The Nevada Assembly was just about to vote on the bill for the proposed Las Vegas Oakland Raiders NFL Stadium, and including a $750 million subsidy ostensibly for billionaire Sheldon Adelson, when it got news of a new price tag, and that was unearthed by a reporter with a publication Adelson owns.
As this post is being written, members of the Nevada Assembly are on their way to their hotels, after their half of the Special Session that was called to evaluate and vote on the proposed legislation crafted by the staff and members of Governor Brian Sandoval’s Southern Nevada Tourism and Infrastructure Committee (SNTIC), was adjourned.
A little known report released by the Nevada Department of Transportation, or N-DOT, estimates that needed improvements to freeways and roads around the sites for a proposed Las Vegas Oakland Raiders NFL Stadium will total $900 million.
The report, finished and printed by N-DOT on October 4th, was just shown to members of the Nevada Assembly today, and toward the late hours of the special session. When the news hit the Las Vegas Review Journal, and then social media, content on the Twitter hashtag under #nvleg went negative toward the stadium, and faster than you could say Super Bowl Las Vegas or Michaan’s Auctions Annex.
Prior to the report, media observers in Carson City, Nevada noted that stadium legislation opponents were just six votes short of the two-thirds majority needed for the legislation to pass. Had that happened, the Nevada Assembly would have joined the Nevada Senate in approving a bill that included a $750 million public subsidy to help billionaire Sheldon Adelson pay for the construction of a near $2 billion stadium for the Raiders to move from Oakland to Las Vegas.
Then, and thanks ironically to a reporter with the Las Vegas Review Journal – the same news organization owned by the same billionaire Sheldon Adelson – a news report popped up that focused on the N-DOT study and the giant additional cost. And with that, the idea that the legislation was worth supporting, even with the stadiums myriad of planning problems, went out the window.
On social media, the unraveling of support spread like a rash – in order to stop the bleeding, the Las Vegas Review Journal took down the report (which was immediately noted on Twitter) and then posted it with adjusted information. But the damage was done.
Clark County Commissioner Chris Giunchigliani and Las Vegas Mayor Carolyn Goodman asked questions about traffic improvements costs at Thursday’s Nevada Regional Transportation Committee meeting, and were told that no information was available. That was said even though the N-DOT report had been released on October 4th – something clearly obvious when the document was presented within the Las Vegas Review post because the date was clearly printed on it.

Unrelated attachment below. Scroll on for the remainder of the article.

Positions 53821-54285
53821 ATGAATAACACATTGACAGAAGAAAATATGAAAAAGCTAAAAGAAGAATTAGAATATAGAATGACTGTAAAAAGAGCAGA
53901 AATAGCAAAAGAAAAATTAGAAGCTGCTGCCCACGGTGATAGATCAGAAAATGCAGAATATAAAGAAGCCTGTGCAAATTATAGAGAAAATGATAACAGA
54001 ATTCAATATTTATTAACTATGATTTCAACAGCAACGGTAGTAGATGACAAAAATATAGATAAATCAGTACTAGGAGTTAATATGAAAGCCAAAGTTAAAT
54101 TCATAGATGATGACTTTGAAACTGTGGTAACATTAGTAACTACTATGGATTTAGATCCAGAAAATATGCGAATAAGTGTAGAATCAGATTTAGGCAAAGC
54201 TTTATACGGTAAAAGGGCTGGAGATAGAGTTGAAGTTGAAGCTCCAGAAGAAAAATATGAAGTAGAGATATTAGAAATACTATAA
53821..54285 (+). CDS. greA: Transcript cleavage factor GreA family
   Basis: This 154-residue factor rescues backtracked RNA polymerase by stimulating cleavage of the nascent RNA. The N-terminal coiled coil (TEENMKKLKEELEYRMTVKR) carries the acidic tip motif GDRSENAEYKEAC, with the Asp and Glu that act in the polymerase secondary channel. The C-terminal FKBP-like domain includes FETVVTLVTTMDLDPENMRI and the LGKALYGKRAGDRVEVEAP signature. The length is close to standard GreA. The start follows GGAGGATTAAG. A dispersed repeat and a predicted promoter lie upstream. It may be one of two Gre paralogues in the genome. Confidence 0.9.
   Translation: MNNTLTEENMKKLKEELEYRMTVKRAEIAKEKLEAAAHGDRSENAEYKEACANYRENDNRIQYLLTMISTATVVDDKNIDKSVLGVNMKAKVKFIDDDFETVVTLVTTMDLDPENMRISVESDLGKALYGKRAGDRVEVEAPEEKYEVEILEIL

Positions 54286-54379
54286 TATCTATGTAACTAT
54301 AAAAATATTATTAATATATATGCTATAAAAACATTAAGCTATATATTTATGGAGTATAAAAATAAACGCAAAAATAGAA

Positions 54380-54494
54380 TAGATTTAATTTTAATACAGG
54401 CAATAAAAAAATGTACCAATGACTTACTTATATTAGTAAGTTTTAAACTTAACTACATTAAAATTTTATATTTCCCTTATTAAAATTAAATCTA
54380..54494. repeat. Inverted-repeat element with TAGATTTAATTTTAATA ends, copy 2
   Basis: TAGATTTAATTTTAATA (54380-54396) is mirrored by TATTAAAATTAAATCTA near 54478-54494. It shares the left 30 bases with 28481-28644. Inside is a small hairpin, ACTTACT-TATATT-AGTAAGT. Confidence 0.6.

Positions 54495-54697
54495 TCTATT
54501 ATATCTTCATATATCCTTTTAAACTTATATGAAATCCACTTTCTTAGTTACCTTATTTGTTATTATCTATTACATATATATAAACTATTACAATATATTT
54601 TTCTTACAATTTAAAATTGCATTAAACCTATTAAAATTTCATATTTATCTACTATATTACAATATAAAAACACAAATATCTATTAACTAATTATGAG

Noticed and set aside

In an attempt to quell the rising anger of many Nevada Assemblymembers, the N-DOT director and the N-DOT staffer who wrote the report were called to the special session. What began was a grilling by politicians that lasted until after 1 in the morning.
The most notable set of questions came from Reno Senator Amber Joiner (District Four) who said “To find out it’s $900M is staggering. But that’s not worst thing. We’re going to have to reprioritize all of our projects.”
That observation was taken up by the N-DOT director Rudy Malfabon and his answers gave no one any comfort, especially in Las Vegas. Mr. Malfabon admitted that if road projects are delayed in lieu of moving up those for the Las Vegas NFL stadium project, Southern Nevada projects would be moved up, not northern ones.
Considering that Governor Sandoval created the SOUTHERN Nevada Tourism and Infrastructure Committee, that news had to be the cause of a massive bellyache for the state’s leader. Basically, the N-DOT Director admitted that a whole set of road infrastructure improvements in Southern Nevada would go unaddressed if the stadium were approved and then moved to creation by NFL Owners.
Add to that, the news is the noted improvements are without specific, identified funding sources. The N-DOT Director never named the exact federal funding sources to be used, so the Las Vegas Review Journal originally reported the while $900 million of road improvements as ‘unfunded’.
If those costs as added to the currently estimated stadium price tag of $2 billion, the cost zooms to $3 billion. At present, there’s no language in the proposed legislation to completely protect the State of Nevada from paying for any additional costs. The way the bill is written, the stadium authority would be able to create new taxes and, using Clark County’s bonding capacity, then float a new bond for the stadium.
It’s provisions like that one, which had the small number of five of Nevada Senators who voted against the bill in on Wednesday, up in arms (16 voted for it.)
Of course, that body was never told about the N-DOT report.
Now, we go into a new day for the special session, starting at 9 am PST.